Although the foregoing invention has been described in some detail for purposes of clarity of understanding, it will be apparent that certain changes and modifications may be practiced within the scope of the appended claims. For instance, although the specification has described primarily lithium ion cells as the beneficiaries of the present invention, there is in principle no reason why the invention can not be employed in other cell types, including those employing either liquid or solid electrolytes. Further, while the specification has described a prismatic cell design, there is in principle no reason why some aspects of the invention could not be applied to a cylindrical or other cell designs. Therefore, the present embodiments are to be considered as illustrative and not restrictive, and the invention is not to be limited to the details given herein, but may be modified within the scope of the appended claims.
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|U.S. Classification||429/82, 220/89.1, 429/53, 429/56, 220/89.2, 429/72, 220/203.08, 222/397, 220/367.1|
|International Classification||H01M10/0525, H01M2/12, H01M2/02, H01M10/04, H01M6/10|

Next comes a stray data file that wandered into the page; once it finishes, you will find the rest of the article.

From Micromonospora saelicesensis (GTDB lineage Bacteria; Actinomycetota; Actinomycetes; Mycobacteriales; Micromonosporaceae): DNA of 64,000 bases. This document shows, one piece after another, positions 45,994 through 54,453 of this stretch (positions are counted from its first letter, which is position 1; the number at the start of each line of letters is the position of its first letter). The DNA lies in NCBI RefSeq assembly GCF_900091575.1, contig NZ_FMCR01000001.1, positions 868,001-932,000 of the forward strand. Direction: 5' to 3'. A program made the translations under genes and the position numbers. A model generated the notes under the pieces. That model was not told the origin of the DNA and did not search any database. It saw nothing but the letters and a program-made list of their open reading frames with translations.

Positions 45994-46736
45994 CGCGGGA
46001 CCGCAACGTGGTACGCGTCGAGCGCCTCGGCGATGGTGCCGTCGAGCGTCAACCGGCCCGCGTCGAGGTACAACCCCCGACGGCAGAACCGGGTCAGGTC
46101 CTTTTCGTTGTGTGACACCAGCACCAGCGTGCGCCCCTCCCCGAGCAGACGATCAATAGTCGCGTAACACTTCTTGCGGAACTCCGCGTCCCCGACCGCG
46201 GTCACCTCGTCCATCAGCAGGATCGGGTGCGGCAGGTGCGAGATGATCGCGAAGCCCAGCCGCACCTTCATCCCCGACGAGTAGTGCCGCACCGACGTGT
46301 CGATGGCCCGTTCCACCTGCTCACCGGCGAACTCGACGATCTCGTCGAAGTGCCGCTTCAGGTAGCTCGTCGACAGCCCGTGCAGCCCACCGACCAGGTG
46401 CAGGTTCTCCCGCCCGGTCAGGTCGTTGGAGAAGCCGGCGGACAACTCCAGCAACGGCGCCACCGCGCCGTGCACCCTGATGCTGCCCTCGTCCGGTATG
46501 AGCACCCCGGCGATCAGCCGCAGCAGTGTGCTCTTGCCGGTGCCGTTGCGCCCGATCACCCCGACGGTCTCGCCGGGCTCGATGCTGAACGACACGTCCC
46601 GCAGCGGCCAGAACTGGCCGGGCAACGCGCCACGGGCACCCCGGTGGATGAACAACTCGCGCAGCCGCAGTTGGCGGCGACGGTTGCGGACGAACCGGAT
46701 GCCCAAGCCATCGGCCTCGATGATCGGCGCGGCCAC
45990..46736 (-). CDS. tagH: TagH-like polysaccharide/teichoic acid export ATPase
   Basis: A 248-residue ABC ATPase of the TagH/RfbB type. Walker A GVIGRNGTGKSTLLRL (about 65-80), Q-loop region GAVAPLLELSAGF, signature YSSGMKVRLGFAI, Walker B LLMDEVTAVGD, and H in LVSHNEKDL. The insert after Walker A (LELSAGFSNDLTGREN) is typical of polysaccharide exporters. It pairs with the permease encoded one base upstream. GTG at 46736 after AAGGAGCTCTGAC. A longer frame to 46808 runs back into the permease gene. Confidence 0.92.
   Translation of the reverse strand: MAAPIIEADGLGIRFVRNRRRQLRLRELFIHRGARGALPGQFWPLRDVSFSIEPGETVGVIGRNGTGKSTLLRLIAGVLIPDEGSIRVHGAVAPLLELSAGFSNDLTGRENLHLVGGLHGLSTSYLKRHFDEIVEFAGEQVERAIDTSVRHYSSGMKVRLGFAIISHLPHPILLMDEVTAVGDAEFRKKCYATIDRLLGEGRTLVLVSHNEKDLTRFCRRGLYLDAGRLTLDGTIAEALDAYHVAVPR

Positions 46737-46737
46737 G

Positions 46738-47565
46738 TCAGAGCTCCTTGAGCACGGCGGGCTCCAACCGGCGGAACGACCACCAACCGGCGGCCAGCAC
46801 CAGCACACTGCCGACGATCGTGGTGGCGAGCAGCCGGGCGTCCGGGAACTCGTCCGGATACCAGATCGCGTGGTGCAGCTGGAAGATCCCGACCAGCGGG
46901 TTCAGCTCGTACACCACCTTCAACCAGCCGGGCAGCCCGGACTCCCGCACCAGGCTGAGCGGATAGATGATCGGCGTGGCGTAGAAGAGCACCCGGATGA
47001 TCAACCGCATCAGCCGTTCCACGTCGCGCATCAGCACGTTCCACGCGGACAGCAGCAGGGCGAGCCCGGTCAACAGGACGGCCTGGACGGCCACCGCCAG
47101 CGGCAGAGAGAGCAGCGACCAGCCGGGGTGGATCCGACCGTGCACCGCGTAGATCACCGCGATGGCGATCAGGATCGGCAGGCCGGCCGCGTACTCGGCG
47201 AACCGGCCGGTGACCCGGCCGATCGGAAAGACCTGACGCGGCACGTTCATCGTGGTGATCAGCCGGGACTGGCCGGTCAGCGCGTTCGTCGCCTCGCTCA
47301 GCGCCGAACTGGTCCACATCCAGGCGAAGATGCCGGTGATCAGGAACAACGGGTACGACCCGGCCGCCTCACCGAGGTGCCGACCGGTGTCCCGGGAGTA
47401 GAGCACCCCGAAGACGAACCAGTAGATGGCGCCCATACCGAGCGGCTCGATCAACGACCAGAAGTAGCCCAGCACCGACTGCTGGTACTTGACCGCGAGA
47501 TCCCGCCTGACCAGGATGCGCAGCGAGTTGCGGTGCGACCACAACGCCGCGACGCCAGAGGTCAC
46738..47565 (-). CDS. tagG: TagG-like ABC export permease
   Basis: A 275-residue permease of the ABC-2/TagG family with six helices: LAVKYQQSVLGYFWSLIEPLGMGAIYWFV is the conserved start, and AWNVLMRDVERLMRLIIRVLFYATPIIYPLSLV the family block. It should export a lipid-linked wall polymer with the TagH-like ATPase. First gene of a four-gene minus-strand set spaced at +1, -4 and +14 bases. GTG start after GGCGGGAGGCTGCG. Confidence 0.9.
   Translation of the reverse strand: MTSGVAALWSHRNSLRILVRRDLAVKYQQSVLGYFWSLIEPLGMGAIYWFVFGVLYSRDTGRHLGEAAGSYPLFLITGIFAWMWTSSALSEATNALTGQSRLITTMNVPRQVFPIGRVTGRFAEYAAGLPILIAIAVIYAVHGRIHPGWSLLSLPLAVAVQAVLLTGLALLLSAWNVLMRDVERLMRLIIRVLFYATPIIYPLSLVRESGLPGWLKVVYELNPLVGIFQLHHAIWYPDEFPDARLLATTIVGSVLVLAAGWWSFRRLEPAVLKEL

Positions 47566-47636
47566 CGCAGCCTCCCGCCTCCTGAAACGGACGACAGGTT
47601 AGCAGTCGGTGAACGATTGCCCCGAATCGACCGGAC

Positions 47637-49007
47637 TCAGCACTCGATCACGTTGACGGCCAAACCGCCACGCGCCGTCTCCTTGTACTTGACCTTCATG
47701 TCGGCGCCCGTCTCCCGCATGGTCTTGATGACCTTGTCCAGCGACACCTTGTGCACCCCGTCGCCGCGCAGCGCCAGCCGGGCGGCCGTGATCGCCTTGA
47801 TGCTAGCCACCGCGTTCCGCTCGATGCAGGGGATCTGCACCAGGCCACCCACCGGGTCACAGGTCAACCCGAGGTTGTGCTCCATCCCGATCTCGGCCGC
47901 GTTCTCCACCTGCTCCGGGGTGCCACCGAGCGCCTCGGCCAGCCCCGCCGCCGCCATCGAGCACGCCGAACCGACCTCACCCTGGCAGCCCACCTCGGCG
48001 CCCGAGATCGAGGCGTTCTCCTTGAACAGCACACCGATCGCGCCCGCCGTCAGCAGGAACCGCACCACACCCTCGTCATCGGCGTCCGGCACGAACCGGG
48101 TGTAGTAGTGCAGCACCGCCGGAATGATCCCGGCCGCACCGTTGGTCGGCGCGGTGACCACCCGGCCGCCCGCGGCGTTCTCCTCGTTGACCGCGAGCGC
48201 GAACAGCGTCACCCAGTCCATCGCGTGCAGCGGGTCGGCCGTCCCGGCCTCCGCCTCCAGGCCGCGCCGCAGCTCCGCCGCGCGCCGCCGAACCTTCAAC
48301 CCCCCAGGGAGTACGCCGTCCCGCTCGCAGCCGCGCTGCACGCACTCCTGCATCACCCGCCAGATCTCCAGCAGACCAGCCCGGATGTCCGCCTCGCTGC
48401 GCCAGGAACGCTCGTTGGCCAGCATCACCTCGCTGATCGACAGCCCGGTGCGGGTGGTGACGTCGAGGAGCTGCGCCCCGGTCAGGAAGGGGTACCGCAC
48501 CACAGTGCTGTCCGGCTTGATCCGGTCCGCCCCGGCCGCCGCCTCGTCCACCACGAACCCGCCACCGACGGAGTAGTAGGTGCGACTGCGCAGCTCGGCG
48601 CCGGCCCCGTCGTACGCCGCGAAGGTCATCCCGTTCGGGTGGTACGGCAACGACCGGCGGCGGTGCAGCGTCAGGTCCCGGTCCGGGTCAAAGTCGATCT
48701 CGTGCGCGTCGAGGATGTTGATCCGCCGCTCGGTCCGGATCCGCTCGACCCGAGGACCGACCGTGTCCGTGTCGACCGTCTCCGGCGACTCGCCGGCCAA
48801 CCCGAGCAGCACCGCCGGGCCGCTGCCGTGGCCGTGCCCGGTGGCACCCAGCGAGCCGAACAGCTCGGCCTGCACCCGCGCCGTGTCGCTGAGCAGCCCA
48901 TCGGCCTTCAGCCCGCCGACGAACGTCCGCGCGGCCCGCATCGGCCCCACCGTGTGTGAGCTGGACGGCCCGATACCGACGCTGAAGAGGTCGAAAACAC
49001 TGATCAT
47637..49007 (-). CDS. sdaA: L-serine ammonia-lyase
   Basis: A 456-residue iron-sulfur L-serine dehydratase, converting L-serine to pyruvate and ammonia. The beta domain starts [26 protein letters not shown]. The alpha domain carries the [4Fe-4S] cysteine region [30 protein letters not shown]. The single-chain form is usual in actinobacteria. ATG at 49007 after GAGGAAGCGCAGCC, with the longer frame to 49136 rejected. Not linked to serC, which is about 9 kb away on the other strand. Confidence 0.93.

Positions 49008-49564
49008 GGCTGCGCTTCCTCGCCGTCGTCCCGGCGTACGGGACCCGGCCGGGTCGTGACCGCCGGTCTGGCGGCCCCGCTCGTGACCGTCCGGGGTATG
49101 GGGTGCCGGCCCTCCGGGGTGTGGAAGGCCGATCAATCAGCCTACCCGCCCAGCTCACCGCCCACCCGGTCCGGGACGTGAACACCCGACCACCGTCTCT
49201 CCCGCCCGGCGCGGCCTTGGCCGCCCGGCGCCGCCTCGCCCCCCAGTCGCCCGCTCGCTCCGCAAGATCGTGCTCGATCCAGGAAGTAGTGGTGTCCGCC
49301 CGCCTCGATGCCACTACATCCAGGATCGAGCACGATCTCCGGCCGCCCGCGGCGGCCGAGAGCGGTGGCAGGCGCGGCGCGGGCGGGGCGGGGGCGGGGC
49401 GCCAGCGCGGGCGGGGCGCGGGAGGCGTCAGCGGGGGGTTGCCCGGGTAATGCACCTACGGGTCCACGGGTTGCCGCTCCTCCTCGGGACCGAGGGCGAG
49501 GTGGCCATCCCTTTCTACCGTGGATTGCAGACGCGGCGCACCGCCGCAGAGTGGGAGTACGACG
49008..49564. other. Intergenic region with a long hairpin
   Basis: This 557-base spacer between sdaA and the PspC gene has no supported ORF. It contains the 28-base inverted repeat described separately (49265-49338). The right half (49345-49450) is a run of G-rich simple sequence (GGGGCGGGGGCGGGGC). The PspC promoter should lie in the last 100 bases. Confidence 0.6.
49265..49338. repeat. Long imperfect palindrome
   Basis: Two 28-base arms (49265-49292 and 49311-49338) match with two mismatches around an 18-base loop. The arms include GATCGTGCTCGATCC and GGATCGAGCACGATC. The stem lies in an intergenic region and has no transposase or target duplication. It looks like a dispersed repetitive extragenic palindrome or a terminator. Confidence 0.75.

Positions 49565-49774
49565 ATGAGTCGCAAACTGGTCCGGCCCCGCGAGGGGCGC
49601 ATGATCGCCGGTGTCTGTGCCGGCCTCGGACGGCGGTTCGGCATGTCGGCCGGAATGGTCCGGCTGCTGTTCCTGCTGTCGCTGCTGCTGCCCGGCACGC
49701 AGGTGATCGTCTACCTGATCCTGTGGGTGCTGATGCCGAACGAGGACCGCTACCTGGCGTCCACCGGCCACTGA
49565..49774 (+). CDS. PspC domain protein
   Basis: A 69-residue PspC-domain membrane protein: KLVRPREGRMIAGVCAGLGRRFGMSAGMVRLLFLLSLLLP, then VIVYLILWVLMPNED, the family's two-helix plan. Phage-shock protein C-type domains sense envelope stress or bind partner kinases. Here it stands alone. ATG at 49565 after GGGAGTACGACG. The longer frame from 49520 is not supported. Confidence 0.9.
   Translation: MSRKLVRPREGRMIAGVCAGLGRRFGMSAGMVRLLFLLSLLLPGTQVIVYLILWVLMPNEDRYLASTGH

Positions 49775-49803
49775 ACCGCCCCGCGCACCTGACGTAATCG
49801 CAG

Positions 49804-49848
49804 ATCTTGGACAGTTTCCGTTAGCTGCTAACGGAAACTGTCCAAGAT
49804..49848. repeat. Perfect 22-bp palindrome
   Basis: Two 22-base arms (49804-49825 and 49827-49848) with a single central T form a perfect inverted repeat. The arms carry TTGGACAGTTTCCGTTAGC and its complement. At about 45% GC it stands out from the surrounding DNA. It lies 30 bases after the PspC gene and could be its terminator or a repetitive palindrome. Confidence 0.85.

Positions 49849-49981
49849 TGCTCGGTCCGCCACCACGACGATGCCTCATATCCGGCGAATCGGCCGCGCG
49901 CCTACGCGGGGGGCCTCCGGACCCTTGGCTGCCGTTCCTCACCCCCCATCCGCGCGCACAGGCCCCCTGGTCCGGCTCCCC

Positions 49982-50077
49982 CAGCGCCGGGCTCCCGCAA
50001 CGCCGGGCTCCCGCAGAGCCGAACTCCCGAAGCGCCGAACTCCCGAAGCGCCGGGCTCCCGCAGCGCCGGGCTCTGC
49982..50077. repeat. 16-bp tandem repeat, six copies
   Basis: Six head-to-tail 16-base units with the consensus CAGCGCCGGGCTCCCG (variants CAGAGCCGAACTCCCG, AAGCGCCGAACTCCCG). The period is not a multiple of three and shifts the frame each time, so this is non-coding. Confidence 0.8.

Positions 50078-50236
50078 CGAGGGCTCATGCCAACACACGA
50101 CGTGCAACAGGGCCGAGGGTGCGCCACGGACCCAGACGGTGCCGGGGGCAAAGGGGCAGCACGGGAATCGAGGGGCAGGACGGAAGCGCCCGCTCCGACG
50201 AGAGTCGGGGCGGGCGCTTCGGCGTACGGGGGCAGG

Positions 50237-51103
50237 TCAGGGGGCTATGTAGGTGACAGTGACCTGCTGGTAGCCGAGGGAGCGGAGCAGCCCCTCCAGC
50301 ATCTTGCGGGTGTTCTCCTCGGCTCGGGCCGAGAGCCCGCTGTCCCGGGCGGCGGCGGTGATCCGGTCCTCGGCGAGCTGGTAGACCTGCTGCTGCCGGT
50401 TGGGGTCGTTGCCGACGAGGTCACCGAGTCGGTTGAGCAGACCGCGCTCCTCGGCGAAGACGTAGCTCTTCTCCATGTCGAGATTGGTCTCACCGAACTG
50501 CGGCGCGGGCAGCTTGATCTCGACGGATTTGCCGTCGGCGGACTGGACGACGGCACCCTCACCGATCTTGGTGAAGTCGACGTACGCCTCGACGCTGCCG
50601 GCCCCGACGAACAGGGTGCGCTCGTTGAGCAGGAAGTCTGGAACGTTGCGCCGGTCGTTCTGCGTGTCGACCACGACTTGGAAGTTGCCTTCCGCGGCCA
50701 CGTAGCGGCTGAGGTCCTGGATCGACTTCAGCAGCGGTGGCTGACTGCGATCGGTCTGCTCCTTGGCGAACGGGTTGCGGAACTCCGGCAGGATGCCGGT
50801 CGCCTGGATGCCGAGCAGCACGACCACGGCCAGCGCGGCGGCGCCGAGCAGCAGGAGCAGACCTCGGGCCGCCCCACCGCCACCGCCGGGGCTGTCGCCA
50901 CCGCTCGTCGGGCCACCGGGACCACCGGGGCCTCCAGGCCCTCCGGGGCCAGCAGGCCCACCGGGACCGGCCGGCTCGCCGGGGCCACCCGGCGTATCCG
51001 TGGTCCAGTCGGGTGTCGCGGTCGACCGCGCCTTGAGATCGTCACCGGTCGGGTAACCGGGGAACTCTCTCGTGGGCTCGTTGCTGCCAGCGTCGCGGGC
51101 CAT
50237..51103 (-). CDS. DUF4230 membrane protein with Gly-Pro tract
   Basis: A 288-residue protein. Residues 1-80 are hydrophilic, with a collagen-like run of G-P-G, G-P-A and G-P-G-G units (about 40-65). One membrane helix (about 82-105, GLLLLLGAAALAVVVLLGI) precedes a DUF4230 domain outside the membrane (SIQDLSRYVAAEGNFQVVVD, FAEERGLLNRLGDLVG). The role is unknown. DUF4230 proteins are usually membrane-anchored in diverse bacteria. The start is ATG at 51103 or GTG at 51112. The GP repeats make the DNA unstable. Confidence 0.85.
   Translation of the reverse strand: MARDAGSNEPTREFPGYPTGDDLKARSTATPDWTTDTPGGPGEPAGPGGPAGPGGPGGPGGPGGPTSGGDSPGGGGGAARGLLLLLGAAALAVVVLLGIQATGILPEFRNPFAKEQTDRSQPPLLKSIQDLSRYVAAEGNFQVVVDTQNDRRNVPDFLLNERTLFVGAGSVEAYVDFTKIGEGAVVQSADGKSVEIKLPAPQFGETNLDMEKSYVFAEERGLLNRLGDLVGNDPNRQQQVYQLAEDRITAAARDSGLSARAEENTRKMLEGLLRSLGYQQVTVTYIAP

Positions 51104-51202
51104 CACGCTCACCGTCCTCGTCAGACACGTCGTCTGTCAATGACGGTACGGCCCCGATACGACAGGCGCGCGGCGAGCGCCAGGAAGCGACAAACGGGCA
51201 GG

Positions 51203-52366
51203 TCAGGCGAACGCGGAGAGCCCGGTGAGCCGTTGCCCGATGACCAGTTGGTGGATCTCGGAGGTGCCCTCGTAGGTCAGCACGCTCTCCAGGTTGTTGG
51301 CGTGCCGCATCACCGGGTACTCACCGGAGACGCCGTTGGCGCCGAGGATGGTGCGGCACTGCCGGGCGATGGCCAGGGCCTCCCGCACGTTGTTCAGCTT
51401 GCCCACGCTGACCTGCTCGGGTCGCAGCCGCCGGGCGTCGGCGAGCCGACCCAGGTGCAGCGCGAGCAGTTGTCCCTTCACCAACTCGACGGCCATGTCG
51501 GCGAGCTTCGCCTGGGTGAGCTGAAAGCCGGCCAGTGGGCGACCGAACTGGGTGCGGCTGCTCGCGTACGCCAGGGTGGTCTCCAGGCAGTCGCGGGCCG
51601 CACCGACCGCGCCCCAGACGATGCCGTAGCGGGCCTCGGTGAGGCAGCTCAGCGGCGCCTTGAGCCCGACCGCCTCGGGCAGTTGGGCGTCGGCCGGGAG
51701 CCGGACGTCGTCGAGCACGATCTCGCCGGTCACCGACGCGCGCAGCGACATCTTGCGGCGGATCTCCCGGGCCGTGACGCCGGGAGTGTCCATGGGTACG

|Cooperative Classification||H01M2/0225, H01M6/10, H01M2/1241, H01M10/0431, H01M10/0525|
|European Classification||H01M2/02B7D, H01M2/12D2, H01M10/04D|
|Aug 27, 1998||AS||Assignment|
Owner name: POLYSTOR CORPORATION, CALIFORNIA
Free format text: ASSIGNMENT OF ASSIGNORS INTEREST;ASSIGNORS:THOMPSON, SEAN;MARTUCCI, FRANK L.;REEL/FRAME:009415/0582;SIGNING DATES FROM 19980824 TO 19980825
|Mar 29, 2000||AS||Assignment|
Owner name: TRANSAMERICA BUSINESS CREDIT CORPORATION, ILLINOIS
Free format text: SECURITY AGREEMENT;ASSIGNOR:POLYSTOR CORPORATION;REEL/FRAME:010719/0938
Effective date: 20000228
|Jun 30, 2004||REMI||Maintenance fee reminder mailed|
|Dec 13, 2004||LAPS||Lapse for failure to pay maintenance fees|
|Feb 8, 2005||FP||Expired due to failure to pay maintenance fee|
Effective date: 20041212